UPDATE 8:20 p.m.: Los Angeles police Detective Gus Villanueva confirmed to City News Service that fugitive Christopher Jordan Dorner was not found after a search at the Lowe's Home Improvement store at Nordhoff Street and Corbin Avenue.
"The store was searched and there was no evidence that Dorner was there,'' Villanueva said just after 8 p.m. "Personnel will be returning to their patrol duties shortly.''
UPDATE 8:12 p.m.: News media are reporting that Los Angeles police have issued an all-clear in the area of the Lowe's Home Improvement store in Northridge.
Andrew Blankstein, a reporter for the Los Angeles Times, tweeted at 7:09 p.m.: The Lowe's incident is a "Code 4" ie non event, #LAPD sources say. Was a husband [and] wife dispute. There's your "asymmetrical" warfare. #LAPD
At 8:10 p.m. ABC7 tweeted: Authorities have cleared the scene at Lowe's in Northridge, where a sighting of Chris Dorner was reported.
KTLA and KNBC reported earlier that police considered the sighting a likely case of mistaken identity.
Los Angeles police were fielding other reports as well.
Claudia Peschiutta, a broadcast journalist who reports for radio station KNX, tweeted at 7:11 p.m.: #LAPD lieutenant says they've had 3 or 4 more reports of POSSIBLE #Dorner sightings w/in the hour, including one at a Wal-Mart.
ORIGINAL REPORT: Authorities were sent to an area near the Northridge Fashion Center after reports of a man resembling Christopher Jordan Dorner being seen there, police said.
The report came in at 3:33 p.m. and the search began at Plummer Street and Corbin Avenue, according to Detective Gus Villanueva of the Los Angeles Police Department.
"The situation is ongoing, and we have resources out there checking out
the reports,'' Villanueva said.
Police have set up a command post at Nordhoff Street and Shirley Avenue, the Daily News reported. The Lowe's Home Improvement store at 19601 Nordhoff St., near Corbin Avenue, was evacuated during the investigation, according to a tweet by ABC7.
A $1 million reward has been offered for information leading to the conviction of Dorner, who is being sought for the shooting deaths of three people, as 50 Los Angeles police officers and their families are being watched and guarded against attack by the ex-cop who's online posting said he's on a murderous campaign of revenge.
The unprecedented reward kitty must still be approved by several agencies, including city councils and county boards of supervisors across several Southern California jurisdictions.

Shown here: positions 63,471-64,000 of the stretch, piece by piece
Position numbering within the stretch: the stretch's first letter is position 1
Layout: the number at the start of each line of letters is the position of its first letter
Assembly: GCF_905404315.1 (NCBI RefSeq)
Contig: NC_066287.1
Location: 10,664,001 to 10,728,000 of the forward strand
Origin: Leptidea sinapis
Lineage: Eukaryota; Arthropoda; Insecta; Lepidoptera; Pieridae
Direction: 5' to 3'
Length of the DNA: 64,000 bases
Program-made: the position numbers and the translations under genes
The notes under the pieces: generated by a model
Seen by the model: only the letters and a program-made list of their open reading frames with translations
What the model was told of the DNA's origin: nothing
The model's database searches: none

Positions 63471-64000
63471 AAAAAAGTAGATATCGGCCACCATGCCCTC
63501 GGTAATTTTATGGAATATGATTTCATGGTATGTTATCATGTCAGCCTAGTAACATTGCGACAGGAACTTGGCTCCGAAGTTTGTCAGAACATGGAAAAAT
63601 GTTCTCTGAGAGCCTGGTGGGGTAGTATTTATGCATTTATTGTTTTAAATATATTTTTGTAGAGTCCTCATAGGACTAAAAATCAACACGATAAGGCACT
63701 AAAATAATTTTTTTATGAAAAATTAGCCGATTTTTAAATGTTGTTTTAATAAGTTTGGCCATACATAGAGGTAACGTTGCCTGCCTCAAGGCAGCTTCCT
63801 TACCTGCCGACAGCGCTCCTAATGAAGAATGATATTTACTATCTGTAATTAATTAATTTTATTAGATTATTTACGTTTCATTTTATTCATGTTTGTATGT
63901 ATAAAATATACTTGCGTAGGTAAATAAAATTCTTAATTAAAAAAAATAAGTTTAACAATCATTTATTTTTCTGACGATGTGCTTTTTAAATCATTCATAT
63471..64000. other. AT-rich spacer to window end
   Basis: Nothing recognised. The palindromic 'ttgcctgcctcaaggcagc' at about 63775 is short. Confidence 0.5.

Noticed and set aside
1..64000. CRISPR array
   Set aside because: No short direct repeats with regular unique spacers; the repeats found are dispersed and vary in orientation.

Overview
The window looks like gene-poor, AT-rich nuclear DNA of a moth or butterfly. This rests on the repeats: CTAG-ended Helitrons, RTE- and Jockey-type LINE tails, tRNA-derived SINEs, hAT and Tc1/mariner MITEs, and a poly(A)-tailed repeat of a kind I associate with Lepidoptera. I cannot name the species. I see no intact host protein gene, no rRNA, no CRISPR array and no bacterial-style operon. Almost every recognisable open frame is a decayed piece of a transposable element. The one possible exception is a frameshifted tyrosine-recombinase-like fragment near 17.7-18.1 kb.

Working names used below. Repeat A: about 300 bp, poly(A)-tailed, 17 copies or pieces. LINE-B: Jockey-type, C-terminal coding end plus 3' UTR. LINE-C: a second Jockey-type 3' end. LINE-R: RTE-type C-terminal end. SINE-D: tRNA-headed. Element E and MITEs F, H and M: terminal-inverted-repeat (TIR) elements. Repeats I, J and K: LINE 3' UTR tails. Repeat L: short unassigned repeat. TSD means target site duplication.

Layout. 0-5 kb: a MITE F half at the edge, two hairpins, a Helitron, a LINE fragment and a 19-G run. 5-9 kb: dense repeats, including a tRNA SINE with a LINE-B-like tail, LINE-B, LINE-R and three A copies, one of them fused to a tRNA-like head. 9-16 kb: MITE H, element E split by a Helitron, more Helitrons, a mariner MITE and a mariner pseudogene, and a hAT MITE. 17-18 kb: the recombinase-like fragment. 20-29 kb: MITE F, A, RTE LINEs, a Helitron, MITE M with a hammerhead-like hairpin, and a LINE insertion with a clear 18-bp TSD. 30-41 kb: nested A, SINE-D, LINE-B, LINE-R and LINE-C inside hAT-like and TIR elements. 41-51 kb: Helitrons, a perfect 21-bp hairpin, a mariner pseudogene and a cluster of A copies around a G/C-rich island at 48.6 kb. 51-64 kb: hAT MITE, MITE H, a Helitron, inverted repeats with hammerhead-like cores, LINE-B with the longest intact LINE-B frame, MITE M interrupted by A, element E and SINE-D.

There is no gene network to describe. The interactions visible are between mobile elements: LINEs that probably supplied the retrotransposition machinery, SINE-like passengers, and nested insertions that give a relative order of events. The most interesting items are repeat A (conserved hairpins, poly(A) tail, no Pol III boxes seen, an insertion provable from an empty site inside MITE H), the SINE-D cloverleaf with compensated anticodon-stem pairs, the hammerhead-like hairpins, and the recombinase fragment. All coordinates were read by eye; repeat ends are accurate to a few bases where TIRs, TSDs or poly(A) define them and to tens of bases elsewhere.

Los Angeles County supervisors Mike Antonovich and Mark Ridley-Thomas agreed to make the request at the next Board of Supervisors meeting on Tuesday, Antonovich's spokesman told City News Service.
Donors to the reward fund included police officers associations in Los Angeles, Riverside, San Diego, Irvine, Long Beach and the Port of Los Angeles.
The Los Angeles Dodgers and the Staples Center's AEG contributed, as did the United Firefighters of Los Angeles, and the Association of Los Angeles County Sheriff's Deputies.
Also contributing were the FBI, First Watch, and the city and county of Riverside, as well as six anonymous donors.
Meanwhile, police on Sunday revealed that Richard Crain, 34, was the Riverside police officer killed Thursday, apparently by Dorner. Riverside police Chief Sergio Diaz said Crain's name had been been withheld until Sunday because of fears that Dorner might harm Crain's surviving family, Diaz said.
Crain was a retired Marine. Details about survivors was not released.
Los Angeles Police Department chief Charlie Beck said earlier Sunday that search efforts were still focused on the snowy mountains of Big Bear, where Dorner apparently abandoned his pickup truck and set it afire Thursday.
Los Angeles Mayor Antonio Villaraigosa said the reward money is being put up by "business, unions, government, law enforcement and community groups."
Chief Beck called it "the largest award every offered locally.
"Some have asked why such a large reward," Beck said. "This is an act of domestic terrorism. This is a man who has targeted those that we entrust to protect the public. This is not about capturing a suspect, this is about preventing a future attack, maybe a murder."
LAPD resources were stretched today, as the department not only searched for Dorner but grappled with logistics of providing security for 50 LAPD officers' homes and families.
At a news conference in Los Angeles, the Riverside police chief said it was time to identify the slain officer publicly, with a funeral pending Wednesday.
"There are several news outlets that have had that information [the name] because they have figured it out on their own," Diaz told reporters. "We are very, very grateful to you that you have embargoed that. This individual has already shown and stated that the families of police officers are fair game."
Dorner, nursing a grudge about his dismissal from the Los Angeles police force, on Feb. 3 apparently killed the daughter of a LAPD policeman and her fiancee in Irvine. On Thursday, he apparently was involved in shootouts with Los Angeles police guarding an officer's home in Corona, where police were shot at but not hit.
Crain and his partner were ambushed by a gunman later that morning in Riverside. The partner was wounded, and his name is still being withheld.
Patch's Richard Core contributed to this report.